Make sure the package confirms the product has an additive of Flubenvet.

What size sack of Flubenvet pellets do you need

Flubenvet pellets are available at Amazon in either 5 or 20kg bags which usually have a short shelf life.

We recently wormed a flock of 8 chickens (including one rooster) and one 5kg sack lasted for 5 days of feeding twice a day, so we needed 2x 5kg but 20kg would have been far too much.


How Long Does Flubenvet Take to Work?

Flubenvet will get to work after a few days of starting the course and chickens will be fully protected by the end of the seven-day course if you’re using the pellet version.

If your chickens already have worms, it’s not unusual to see dead worms in their poo, so don’t be alarmed if you do see anything unusual after the chickens have completed their dose.


How to Make Sure Chickens Get Their Dose of Wormer

If you’re using the pellet version of Flubenvet its pretty easy to make sure chickens are getting their full dose as long as you see them all eating when you set their food down.

We’ve not experienced any issues when it comes to chickens not liking the food and they eat it just as they would normally.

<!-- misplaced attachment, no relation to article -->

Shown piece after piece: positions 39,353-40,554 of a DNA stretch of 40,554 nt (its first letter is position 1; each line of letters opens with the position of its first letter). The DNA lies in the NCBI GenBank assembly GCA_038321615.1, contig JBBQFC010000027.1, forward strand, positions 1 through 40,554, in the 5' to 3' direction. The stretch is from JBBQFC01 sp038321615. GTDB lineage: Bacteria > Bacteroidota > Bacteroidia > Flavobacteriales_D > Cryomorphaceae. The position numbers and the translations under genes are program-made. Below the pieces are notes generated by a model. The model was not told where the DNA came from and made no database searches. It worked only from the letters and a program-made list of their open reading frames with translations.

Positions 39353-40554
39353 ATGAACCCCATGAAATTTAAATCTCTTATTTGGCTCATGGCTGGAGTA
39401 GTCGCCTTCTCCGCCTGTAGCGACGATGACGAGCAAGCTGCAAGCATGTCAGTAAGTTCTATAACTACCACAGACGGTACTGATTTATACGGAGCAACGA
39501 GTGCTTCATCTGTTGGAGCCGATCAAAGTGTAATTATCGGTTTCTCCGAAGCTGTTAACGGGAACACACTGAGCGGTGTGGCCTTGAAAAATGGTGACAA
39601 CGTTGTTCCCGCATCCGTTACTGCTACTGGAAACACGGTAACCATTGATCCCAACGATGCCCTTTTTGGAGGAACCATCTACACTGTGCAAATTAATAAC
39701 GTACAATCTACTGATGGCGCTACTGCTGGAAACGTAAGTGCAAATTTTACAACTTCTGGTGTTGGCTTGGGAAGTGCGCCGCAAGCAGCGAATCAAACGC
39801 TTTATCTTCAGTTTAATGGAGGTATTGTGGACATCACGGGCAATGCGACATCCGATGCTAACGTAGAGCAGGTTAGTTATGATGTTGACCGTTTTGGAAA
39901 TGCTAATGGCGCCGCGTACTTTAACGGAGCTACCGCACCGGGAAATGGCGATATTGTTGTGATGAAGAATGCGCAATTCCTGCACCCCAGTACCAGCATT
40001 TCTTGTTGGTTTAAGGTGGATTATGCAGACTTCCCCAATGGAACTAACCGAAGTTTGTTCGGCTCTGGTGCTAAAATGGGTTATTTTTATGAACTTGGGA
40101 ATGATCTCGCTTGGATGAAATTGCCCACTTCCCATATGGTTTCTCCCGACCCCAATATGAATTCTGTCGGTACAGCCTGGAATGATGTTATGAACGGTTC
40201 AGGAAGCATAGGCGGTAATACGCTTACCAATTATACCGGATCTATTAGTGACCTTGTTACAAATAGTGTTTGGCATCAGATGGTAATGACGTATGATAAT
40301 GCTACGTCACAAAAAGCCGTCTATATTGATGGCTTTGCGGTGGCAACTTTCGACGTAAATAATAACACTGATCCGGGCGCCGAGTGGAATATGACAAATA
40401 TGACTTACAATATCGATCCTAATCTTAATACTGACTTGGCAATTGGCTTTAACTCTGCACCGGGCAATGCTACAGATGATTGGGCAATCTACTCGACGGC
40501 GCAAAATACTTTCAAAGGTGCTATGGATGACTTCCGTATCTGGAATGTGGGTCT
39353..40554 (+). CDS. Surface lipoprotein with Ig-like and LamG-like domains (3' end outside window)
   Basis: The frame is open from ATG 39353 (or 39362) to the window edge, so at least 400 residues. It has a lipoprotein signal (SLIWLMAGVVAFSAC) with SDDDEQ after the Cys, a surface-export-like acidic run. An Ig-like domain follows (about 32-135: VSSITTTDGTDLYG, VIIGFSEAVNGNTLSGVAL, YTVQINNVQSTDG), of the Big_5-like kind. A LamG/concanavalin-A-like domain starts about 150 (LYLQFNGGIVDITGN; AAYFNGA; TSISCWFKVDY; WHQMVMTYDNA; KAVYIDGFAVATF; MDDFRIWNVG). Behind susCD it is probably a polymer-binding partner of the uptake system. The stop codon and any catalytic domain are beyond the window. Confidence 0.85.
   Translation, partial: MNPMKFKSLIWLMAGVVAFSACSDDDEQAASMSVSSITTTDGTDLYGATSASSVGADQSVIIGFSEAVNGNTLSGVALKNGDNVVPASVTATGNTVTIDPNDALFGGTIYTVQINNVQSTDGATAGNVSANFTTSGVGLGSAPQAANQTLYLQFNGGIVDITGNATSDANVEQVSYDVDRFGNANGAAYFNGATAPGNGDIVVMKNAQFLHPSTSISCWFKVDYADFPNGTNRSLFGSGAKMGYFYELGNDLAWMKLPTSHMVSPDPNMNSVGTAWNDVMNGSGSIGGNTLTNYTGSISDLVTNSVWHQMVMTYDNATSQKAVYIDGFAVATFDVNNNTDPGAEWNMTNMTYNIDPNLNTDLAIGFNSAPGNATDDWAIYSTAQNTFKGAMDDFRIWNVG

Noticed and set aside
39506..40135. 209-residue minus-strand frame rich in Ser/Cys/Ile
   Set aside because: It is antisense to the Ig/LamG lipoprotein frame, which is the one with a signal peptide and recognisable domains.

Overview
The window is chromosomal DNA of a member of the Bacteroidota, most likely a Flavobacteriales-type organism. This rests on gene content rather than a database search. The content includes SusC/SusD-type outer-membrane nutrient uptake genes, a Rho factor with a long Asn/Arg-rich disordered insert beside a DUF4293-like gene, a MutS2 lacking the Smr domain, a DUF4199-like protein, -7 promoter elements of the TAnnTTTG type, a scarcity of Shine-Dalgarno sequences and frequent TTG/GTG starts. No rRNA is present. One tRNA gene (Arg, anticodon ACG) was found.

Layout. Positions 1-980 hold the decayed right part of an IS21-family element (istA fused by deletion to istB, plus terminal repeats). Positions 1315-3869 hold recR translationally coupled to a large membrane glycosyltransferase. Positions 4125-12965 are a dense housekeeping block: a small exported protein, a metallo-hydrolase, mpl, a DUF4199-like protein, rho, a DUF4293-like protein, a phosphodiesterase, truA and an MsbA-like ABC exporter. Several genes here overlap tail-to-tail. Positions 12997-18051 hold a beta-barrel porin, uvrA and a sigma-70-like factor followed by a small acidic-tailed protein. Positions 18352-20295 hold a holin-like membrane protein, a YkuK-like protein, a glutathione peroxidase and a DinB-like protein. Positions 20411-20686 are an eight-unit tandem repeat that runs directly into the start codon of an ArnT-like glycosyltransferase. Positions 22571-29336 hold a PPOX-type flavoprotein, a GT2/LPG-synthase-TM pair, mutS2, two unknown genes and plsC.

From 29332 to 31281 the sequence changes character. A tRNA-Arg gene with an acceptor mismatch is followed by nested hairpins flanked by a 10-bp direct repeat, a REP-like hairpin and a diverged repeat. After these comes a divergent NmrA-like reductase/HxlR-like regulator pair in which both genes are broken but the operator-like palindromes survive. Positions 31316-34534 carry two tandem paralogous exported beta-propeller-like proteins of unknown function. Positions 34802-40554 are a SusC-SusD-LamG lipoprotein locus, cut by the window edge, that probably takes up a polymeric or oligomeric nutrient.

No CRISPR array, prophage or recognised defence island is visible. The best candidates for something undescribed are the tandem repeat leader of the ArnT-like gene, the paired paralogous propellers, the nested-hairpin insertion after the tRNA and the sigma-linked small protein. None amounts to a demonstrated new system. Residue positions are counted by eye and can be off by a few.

Just to be on the safe side we feed our free-range chickens inside the run, just in case they decide to go wandering off without feeding. We also hold back on any other treats such as corn during the time to make sure they’re not filling up on anything else.

If you’re worried that your chickens might not be eating their feed then it’s a good idea to watch them for their first few feeds to make sure they’re all eating.


More FAQ’s About Fluvenbet

Can you eat eggs from a chicken being treated with Flubenvet?

Yes, it’s safe to eat eggs which have been laid by chickens who are being treated with a Flubenvet wormer and you won’t see any difference in the quality of the eggs.

How long can you keep Flubenvet pellets for?

When you buy Flubenvet Pellets they generally have a short shelf life and will not last until the next dose is due. Any leftover pellets will need to be discarded so it’s a good idea to only buy the sack size you need.

From what age can you give chickens Flubenvet layer pellets?

You can feed chickens Flubenvet Layer Pellets once a chicken is over 18 weeks old and already on a diet of layer pellets. It’s important not to feed chickens under this age on layer feed as the high levels of calcium can damage their internal organs.

Can you give Flubenvet layer pellets to roosters?

Yes, you can, providing the bird is over 18 weeks old and preferably already used to eating layer feed then it’s safe for roosters. If you don’t normally feed your rooster layers feed then you might want to consider using a Flubenvet powder with their usual feed instead.


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I hope this post has helped you to find out more about Flubenvet wormer for chickens, you might also find the following article helpful too:

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Pentagon Pet is the owner of this article was first published on February 18, 2021..

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This article and its contents are owned by Pentagon Pets and was first published on February 18, 2021..